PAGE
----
Alan Belkin’s General Principles of Piano Technique

I feel a little guilty about my negative comments on FOPP yesterday, but for anyone that has doubts about what I had to say, here is another free, on-line guide to playing the piano, so that you can see what a useful, accurate and trustworthy article looks like.

It is not so well known as Chuang’s book, but it ought to be, even if it is not prefaced with dozens of suspiciously similar-sounding, sycophantic tributes.

To begin with it is short. That is because it is carefully thought through, each point is expressed clearly and succincly, and he does not waste your time with half-baked theories and excursions into irrelevancies.

Next, the information is trustworthy. It has all been tried and tested by the author Alan Belkin. He states that he is no virtuso. Perhaps that is true, but he is unduly modest. He is an outstandingly good pianist.

And he does not suggest that you should tune your own piano!

Here is a short extract, to give you the flavour of it:

“It is important to distinguish descriptions of how piano playing feels to the pianist, from what a pianist is actually doing. Even great pianists’ descriptions of what they are doing may be grossly inaccurate from a scientific point of view. For example, often one reads about aiming for “complete relaxation”. As a scientific description, this is nonsense: Complete muscular relaxation only happens after death! Piano playing requires muscle tone, and even muscular effort. What is being described here is how a good pianist looks and feels: uninhibited, without excess tension. A talent for playing the piano is not the same as a talent for teaching, or even for accurate observation. Within anthologies of discussions and interviews with great pianists, the differences between what they say about technique are at times almost comical. One pianist swears by five hours of scales per day; another says scales are useless. One pianist says technique is all about relaxation, another says he stays fit and muscled like an acrobat. And even among good teachers, pedagogically useful images may not be scientifically accurate. Keeping this distinction (scientific description versus felt sensation) in mind helps to see past this confusion.”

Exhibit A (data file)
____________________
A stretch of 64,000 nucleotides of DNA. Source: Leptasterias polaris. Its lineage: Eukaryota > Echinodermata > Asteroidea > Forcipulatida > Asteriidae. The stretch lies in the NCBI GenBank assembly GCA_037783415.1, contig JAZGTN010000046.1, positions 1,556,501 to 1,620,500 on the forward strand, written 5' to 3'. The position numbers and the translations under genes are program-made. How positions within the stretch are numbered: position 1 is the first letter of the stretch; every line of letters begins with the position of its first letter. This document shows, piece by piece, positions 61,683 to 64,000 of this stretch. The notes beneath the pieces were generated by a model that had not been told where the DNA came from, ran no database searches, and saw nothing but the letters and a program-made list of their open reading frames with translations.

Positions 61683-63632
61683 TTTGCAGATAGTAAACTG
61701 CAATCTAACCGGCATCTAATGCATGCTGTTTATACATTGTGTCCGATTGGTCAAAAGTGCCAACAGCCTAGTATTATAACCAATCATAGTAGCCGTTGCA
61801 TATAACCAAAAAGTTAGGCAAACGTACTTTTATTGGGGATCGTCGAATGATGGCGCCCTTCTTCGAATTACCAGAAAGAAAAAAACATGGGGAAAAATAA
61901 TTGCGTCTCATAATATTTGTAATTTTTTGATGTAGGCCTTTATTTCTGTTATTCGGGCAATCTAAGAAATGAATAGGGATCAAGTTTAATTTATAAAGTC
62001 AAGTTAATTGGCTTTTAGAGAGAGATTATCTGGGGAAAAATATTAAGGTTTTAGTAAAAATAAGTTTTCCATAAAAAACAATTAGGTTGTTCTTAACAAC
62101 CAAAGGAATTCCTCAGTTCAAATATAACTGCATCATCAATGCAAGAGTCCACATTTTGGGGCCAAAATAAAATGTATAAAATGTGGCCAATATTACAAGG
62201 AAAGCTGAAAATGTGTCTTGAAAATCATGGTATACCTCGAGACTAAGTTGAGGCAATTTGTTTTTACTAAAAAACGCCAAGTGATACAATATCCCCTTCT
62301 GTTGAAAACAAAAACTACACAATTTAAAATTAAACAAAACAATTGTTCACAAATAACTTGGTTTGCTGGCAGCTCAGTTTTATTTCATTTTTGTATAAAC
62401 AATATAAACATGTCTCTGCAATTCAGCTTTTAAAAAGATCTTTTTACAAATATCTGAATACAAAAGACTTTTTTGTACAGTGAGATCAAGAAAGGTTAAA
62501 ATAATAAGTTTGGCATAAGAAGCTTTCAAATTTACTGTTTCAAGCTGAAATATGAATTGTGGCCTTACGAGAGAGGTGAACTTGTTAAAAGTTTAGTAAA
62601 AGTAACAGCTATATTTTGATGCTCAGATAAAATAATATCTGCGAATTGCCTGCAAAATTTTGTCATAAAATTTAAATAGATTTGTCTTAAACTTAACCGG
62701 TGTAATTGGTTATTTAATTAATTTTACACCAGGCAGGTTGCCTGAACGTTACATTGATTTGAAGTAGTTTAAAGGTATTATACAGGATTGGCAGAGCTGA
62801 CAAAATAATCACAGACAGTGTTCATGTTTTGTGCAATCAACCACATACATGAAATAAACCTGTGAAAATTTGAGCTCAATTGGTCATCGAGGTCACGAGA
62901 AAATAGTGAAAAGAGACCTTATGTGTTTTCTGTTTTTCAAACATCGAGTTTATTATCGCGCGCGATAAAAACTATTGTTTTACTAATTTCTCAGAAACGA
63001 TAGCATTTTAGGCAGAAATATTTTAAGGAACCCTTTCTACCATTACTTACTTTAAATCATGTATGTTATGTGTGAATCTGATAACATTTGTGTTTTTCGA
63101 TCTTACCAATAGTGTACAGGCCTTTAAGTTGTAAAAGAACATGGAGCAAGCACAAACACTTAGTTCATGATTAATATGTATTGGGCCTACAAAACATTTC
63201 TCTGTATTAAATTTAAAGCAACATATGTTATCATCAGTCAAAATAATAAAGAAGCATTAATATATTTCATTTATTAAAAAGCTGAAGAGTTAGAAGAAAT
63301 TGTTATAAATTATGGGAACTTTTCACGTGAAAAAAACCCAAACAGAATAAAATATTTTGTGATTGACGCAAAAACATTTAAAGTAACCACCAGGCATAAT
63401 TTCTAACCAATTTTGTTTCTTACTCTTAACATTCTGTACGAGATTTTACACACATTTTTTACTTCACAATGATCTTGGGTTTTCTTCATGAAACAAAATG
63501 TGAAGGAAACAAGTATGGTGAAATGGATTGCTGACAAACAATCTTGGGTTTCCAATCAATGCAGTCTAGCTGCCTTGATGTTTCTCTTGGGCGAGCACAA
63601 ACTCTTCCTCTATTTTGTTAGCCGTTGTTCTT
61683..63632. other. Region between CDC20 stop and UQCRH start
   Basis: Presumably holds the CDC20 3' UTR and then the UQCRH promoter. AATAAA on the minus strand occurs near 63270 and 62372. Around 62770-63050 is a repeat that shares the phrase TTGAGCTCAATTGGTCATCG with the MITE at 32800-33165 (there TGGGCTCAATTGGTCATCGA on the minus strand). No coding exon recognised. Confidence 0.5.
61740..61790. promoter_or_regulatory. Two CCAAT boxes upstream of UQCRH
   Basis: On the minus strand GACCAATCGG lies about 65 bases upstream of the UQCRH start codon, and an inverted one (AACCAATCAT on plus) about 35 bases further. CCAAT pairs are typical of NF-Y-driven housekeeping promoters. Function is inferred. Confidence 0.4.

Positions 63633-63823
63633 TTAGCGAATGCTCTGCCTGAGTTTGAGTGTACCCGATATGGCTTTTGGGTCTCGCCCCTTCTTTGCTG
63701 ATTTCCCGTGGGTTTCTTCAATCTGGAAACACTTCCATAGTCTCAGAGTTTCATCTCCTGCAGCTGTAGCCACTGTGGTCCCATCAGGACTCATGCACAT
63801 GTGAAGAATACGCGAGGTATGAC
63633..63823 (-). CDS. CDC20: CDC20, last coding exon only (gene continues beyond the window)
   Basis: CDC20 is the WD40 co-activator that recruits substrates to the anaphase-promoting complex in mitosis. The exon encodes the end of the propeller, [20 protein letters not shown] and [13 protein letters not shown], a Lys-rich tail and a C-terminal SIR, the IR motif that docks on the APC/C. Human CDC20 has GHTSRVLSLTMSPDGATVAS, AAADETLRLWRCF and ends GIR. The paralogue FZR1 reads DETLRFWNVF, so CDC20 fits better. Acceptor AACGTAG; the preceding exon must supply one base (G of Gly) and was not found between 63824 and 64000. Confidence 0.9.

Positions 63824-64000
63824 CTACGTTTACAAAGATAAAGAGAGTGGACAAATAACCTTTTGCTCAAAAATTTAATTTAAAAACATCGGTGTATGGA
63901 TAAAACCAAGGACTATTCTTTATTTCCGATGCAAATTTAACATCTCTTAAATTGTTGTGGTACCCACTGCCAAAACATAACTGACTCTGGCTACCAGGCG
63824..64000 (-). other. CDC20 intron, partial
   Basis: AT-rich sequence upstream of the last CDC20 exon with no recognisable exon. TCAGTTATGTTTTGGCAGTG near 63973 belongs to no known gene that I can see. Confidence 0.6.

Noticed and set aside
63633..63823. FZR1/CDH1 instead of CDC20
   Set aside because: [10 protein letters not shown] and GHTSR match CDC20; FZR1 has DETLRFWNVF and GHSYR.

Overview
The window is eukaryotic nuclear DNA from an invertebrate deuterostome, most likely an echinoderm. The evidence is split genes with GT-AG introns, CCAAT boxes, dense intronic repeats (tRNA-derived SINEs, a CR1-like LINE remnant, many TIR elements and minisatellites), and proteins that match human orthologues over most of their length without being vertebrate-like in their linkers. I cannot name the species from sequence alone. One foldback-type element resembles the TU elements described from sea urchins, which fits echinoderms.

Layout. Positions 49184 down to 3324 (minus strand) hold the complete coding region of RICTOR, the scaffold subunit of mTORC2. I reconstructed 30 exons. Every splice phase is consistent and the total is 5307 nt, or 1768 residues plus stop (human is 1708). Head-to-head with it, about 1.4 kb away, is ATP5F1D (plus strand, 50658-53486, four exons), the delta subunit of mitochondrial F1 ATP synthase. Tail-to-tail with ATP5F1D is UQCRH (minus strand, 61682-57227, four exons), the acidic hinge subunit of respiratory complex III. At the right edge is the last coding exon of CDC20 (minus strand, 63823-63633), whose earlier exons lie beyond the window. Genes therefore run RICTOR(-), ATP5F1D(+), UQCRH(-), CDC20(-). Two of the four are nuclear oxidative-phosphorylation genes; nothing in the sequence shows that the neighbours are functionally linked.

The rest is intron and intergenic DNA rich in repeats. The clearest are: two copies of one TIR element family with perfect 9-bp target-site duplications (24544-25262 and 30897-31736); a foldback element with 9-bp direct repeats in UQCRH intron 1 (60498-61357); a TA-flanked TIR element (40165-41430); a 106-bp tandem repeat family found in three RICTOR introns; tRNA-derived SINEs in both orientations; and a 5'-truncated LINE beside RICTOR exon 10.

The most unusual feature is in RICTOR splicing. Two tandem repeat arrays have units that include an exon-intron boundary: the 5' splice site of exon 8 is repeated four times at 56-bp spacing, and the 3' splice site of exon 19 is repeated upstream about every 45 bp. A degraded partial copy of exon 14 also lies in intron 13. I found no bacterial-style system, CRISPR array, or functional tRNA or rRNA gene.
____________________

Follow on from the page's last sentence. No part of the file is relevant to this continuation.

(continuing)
And here is where you can find the complete article:

General Principles of Piano Technique, by Alan Belkin

Advertisements

2 responses to “Alan Belkin’s General Principles of Piano Technique

  1. I wouldn’t feel guilty, it most definitely needed saying.

    On a separate note, I wouldn’t mind posting some links to your blog if that’s alright with you? It should be of interest to students.

    All the best.

    Chris

    • Dear Chris,

      Thanks for your comment on WorldOfPiano. I think your comment is related to my previous article “Fundamentals of Piano Practice”. I am flattered that you think it worth posting links to some of my articles and have no objection.

      best wishes
      Tom